Friday, September 30, 2011

Obstacle Illusions

Cash & Daddy's Third Year and a Quarter

I admire your fearlessness. When something grabs your interest, curiosity thrusts you past inhibition. At Cox farms, a bizarre farm turned amusement park, we were hanging with the Fredericks when we discovered a corn maze. Yes, a corn maze! Skittish children and parents alike loitered at the entrance casting furtive glances into the dark stalks. Then, zap, you bolted in.

Cashy courage is now legendary. Coupled with that curiosity is, well, obstinacy, and I foresee you fearlessly blazing trails into the unexplored … and into a few trees. I hope this continues and you never let anyone restrain you through mind or might. As Grant Frazier says, “Life is full of obstacle illusions.” I hope your courage translates into an ability to question even the most revered of ideas.

Question everything because even great ideas of humanity are small islands in an ocean of unknown. We don’t know jack, trust me. Knowledge is founded on repeatable observation and the connections in-between. These island footholds get chained together, sometimes filling in blanks, even forming landmasses that frame our understanding of the world. Big islands yes, but islands nonetheless.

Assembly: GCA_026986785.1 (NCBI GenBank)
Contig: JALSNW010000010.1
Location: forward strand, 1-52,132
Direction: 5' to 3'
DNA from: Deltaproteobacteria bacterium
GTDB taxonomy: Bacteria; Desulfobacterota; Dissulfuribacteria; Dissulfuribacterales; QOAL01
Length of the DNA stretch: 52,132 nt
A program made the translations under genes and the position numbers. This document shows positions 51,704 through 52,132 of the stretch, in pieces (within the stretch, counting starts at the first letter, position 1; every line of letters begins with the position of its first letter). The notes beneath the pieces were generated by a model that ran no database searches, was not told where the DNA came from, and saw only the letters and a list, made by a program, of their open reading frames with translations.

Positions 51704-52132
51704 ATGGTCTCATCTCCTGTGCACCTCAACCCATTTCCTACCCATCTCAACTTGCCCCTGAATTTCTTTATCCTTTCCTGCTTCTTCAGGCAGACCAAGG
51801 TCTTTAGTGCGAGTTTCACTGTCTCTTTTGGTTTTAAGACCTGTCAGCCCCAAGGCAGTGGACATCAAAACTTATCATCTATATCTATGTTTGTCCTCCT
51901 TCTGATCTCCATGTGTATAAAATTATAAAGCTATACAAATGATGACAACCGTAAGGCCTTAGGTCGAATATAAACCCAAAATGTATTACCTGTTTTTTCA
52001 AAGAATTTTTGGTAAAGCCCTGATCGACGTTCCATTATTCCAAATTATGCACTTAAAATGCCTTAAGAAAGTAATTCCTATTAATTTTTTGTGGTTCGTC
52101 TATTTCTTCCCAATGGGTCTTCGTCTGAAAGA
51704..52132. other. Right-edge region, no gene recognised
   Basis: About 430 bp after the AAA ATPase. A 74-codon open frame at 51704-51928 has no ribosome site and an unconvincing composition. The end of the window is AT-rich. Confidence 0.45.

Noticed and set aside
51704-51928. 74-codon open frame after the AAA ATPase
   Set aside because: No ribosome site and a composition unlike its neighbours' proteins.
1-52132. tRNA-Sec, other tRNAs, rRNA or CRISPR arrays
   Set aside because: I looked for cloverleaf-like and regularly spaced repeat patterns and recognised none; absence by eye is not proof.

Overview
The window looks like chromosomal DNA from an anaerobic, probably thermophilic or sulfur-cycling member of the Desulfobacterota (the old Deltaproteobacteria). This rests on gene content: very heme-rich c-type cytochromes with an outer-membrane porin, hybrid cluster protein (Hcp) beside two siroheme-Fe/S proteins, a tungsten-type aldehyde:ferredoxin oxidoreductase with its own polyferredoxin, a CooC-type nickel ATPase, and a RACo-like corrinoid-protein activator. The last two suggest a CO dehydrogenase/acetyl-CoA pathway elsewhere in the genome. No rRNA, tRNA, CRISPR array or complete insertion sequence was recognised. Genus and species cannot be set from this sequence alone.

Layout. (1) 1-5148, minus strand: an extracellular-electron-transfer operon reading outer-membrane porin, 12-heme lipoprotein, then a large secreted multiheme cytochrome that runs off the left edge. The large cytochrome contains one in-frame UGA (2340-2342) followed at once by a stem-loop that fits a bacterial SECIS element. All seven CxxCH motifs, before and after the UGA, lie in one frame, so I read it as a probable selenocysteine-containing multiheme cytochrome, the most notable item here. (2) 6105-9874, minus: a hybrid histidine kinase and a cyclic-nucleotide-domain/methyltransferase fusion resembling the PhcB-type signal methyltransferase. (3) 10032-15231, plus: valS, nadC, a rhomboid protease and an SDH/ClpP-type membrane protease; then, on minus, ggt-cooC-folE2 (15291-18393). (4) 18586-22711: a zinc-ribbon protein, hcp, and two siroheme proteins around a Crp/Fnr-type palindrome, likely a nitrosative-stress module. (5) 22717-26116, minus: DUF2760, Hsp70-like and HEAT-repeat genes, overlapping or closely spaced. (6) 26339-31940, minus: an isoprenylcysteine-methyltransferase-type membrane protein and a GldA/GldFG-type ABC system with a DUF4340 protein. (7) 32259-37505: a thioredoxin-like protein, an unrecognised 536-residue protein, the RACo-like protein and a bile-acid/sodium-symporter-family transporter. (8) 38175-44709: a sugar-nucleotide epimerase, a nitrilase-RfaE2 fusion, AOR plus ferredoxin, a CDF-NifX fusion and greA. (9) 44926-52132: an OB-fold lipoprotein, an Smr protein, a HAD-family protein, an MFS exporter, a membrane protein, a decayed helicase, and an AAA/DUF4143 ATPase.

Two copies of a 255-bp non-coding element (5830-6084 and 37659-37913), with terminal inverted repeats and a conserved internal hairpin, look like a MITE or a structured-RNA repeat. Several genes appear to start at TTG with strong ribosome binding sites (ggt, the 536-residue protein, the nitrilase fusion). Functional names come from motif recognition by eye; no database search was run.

The moment we get comfortable, our frame of reference is inevitably shattered, painfully, by the creative destruction of new discovery. Living in a flat world in the center of everything was great until Galileo unveiled the unsettling truth that our sky was infinitely deep and our world terribly small. Nonetheless, our universe is far more interesting than anything we could've ever imagined.

Even today, Opera at Gran Sasso clocked neutrinos traveling faster than the speed of light, an impossibility according to Eistein's Theory of Special Relativity. Physicists are in a tizzy over whether this is error or not. If the speedy neutrinos are for real, we can throw out a good portion of physics today. I want my Physics grades reevaluated.

In the face of all this, I am always shocked when folks cite Science as the reason they don’t believe in God .... or visa-versa! Both conclusions are odd. When 97% of the universe’s matter is unaccounted for, the ocean of unknown is vast indeed. To me, the very fact I exist, meaning my consciousness, is inexorable proof that something very powerful, if not Godlike, is going on. Science is not disproof of God.

And God is not disproof of Science. Traditional scriptures taken word-for-word for an operatic being, or several, playing chess with humanity, well, that doesn't jive with my observation of life either.

What this leaves you with, Cash, is mind-numbingly cool opportunity: the immeasurable ways you can erect new structures of your own understanding of life. And you have a most critical ingredient, the gift of innate courage, to enable sailing into the unknown when everyone else is clinging to the shore.